Two-Step Functionalization of Neutral and Positively Charged Thiols onto Citrate-Stabilized Au Nanoparticles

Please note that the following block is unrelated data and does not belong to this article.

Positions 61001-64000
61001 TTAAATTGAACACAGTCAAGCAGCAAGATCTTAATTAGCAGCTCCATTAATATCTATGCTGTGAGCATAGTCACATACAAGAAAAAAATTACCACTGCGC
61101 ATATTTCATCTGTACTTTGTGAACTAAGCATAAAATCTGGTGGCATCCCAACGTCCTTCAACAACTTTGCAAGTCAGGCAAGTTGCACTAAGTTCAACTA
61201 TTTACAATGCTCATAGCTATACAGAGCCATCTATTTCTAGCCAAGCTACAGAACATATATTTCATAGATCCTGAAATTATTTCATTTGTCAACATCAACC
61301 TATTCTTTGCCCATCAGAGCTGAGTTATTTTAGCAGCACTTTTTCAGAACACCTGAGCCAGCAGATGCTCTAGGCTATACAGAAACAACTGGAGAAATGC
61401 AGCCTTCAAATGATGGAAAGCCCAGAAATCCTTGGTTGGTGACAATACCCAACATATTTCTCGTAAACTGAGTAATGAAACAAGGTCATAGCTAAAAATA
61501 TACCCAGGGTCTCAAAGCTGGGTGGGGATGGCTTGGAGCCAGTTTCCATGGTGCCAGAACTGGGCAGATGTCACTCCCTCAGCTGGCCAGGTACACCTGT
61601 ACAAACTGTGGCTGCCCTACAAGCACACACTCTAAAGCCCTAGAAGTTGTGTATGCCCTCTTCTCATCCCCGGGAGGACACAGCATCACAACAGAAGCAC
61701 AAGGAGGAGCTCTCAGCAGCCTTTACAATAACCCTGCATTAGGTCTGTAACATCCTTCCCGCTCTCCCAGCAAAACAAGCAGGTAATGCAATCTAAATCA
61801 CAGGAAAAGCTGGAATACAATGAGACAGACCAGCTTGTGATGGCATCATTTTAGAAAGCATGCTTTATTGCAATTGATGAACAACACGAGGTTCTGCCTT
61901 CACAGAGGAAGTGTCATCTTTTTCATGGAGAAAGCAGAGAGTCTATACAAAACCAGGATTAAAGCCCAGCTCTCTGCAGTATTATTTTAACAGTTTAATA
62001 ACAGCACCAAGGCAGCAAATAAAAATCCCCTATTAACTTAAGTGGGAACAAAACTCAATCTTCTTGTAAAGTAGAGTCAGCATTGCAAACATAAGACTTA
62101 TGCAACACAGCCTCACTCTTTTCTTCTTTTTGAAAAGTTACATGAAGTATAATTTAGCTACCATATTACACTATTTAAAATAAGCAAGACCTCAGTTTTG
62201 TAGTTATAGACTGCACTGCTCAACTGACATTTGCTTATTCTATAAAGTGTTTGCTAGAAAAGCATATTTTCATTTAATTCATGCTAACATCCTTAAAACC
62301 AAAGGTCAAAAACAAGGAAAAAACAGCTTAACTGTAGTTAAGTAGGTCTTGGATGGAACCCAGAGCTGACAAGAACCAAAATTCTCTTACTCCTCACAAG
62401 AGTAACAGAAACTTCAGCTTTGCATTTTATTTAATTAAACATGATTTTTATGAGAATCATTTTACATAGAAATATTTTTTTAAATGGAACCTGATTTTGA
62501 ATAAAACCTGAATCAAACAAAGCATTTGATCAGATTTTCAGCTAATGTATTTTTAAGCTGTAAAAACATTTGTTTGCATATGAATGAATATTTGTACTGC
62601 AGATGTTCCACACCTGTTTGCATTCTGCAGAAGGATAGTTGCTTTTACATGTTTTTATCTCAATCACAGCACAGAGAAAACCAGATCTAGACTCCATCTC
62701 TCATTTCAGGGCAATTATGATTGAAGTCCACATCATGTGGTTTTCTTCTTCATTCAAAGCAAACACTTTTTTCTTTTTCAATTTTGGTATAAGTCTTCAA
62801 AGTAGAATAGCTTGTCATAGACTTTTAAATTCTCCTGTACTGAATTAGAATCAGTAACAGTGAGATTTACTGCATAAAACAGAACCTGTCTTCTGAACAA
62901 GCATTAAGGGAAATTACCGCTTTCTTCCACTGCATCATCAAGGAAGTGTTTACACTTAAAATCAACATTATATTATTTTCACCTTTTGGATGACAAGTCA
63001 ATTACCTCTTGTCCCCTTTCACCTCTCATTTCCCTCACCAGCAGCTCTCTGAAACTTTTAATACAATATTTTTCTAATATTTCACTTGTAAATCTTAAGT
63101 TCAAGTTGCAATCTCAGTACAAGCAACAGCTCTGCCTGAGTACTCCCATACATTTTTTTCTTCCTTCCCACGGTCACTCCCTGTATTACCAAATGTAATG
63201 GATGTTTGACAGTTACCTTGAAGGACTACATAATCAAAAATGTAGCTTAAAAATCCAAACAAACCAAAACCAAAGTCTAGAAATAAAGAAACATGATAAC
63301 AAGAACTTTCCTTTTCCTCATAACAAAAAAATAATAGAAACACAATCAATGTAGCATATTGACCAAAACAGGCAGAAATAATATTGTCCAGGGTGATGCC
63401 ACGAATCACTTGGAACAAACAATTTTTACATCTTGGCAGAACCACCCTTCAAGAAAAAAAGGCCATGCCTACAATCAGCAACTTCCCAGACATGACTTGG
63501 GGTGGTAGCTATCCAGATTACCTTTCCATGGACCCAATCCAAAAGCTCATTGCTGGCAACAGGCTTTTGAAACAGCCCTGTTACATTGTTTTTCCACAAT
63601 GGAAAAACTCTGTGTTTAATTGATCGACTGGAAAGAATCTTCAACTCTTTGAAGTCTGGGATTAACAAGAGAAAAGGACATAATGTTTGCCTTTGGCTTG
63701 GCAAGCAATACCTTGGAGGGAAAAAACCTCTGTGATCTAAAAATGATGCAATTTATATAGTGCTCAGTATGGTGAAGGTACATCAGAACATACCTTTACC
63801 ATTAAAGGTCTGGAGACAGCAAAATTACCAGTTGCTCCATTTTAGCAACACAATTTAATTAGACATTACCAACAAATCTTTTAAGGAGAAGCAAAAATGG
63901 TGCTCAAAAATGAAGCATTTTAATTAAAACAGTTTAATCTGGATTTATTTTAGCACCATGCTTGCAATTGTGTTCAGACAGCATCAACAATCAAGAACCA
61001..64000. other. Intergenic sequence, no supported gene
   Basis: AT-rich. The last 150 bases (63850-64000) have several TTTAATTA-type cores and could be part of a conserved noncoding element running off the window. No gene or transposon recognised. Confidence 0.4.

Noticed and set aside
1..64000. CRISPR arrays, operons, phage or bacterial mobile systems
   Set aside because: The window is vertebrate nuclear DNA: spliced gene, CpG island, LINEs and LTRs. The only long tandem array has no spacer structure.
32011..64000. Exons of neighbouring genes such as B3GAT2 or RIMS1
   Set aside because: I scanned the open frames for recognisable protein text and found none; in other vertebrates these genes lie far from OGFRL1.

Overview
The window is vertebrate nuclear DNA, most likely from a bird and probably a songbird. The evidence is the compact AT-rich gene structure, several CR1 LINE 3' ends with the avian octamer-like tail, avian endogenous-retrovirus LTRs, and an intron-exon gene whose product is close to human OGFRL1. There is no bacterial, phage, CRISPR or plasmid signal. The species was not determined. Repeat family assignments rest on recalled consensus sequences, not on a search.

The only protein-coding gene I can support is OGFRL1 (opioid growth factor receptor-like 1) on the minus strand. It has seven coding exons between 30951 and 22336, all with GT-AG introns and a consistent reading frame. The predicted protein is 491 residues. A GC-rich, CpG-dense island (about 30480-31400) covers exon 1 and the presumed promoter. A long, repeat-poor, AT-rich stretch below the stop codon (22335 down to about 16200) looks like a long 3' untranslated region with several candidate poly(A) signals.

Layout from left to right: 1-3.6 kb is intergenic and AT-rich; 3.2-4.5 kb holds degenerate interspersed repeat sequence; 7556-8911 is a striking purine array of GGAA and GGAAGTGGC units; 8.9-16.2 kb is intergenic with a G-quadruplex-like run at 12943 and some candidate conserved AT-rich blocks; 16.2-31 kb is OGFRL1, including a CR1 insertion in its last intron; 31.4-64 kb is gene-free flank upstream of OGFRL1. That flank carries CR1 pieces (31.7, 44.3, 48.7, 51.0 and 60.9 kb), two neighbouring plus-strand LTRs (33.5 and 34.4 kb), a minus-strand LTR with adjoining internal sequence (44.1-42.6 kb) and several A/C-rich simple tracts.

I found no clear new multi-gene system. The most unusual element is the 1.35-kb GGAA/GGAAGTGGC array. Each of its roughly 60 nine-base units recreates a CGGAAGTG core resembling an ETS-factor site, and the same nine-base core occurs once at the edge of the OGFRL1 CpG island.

We propose a two-step approach to functionalize gold nanoparticles prepared by reducing tetrachloroauric acid by trisodium citrate in water. The chloride and citrate physisorbed on the gold nanoparticles are first displaced by thioctic acid (TA), which is then exchanged by thiols containing the desired functionality during the second step. TA bears a carboxylate group and disulfide; at high pH, the negative charge of the former stabilizes gold nanoparticles and the disulfide develops two S−Au bonds, retarding the desorption kinetics upon further functionalization. The slow kinetics of TA desorption is crucial to establishing sufficient steric stabilization for the gold core while losing electrostatic stabilization. Successful attachment of carboxylate, crown ether, cyclodextrin, pyridine, and amino functionalities is verified by surface sensitive techniques. In most cases, ca. 80% of the TA molecules are displaced. The nanoparticles are stable under solution pH where the surface group is ionized. Although at certain solution acidities, the gold sols have difficulty carrying charges and appear flocculated, the nanoparticles become dispersive after being centrifuged and redissolved in suitable buffer solutions, which indicates the successful protection of the gold cores by steric stabilization.